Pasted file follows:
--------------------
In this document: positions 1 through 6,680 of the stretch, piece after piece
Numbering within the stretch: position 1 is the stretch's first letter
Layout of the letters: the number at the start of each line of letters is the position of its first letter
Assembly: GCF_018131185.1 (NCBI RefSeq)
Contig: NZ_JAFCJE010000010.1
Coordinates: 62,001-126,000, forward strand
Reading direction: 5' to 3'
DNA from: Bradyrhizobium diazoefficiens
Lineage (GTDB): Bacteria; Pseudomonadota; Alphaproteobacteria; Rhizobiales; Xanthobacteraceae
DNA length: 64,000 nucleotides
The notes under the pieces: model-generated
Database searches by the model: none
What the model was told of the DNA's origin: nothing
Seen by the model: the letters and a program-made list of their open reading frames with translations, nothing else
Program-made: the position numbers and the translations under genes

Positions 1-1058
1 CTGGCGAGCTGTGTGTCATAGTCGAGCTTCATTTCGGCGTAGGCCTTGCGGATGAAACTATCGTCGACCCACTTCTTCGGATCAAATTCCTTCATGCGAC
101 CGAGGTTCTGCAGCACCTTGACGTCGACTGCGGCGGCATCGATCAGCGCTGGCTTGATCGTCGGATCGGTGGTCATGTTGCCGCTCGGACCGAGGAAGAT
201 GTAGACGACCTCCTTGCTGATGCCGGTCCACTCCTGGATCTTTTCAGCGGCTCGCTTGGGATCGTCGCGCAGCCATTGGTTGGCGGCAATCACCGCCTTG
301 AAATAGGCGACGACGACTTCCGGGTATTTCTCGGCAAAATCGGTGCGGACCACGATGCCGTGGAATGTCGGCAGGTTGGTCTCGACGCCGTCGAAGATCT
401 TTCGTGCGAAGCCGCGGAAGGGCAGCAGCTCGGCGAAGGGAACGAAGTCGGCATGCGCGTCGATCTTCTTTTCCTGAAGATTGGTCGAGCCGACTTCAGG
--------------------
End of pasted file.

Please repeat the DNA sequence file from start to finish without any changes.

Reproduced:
In this document: positions 1 through 6,680 of the stretch, piece after piece
Numbering within the stretch: position 1 is the stretch's first letter
Layout of the letters: the number at the start of each line of letters is the position of its first letter
Assembly: GCF_018131185.1 (NCBI RefSeq)
Contig: NZ_JAFCJE010000010.1
Coordinates: 62,001-126,000, forward strand
Reading direction: 5' to 3'
DNA from: Bradyrhizobium diazoefficiens
Lineage (GTDB): Bacteria; Pseudomonadota; Alphaproteobacteria; Rhizobiales; Xanthobacteraceae
DNA length: 64,000 nucleotides
The notes under the pieces: model-generated
Database searches by the model: none
What the model was told of the DNA's origin: nothing
Seen by the model: the letters and a program-made list of their open reading frames with translations, nothing else
Program-made: the position numbers and the translations under genes

Positions 1-1058
1 CTGGCGAGCTGTGTGTCATAGTCGAGCTTCATTTCGGCGTAGGCCTTGCGGATGAAACTATCGTCGACCCACTTCTTCGGATCAAATTCCTTCATGCGAC
101 CGAGGTTCTGCAGCACCTTGACGTCGACTGCGGCGGCATCGATCAGCGCTGGCTTGATCGTCGGATCGGTGGTCATGTTGCCGCTCGGACCGAGGAAGAT
201 GTAGACGACCTCCTTGCTGATGCCGGTCCACTCCTGGATCTTTTCAGCGGCTCGCTTGGGATCGTCGCGCAGCCATTGGTTGGCGGCAATCACCGCCTTG
301 AAATAGGCGACGACGACTTCCGGGTATTTCTCGGCAAAATCGGTGCGGACCACGATGCCGTGGAATGTCGGCAGGTTGGTCTCGACGCCGTCGAAGATCT
401 TTCGTGCGAAGCCGCGGAAGGGCAGCAGCTCGGCGAAGGGAACGAAGTCGGCATGCGCGTCGATCTTCTTTTCCTGAAGATTGGTCGAGCCGACTTCAGG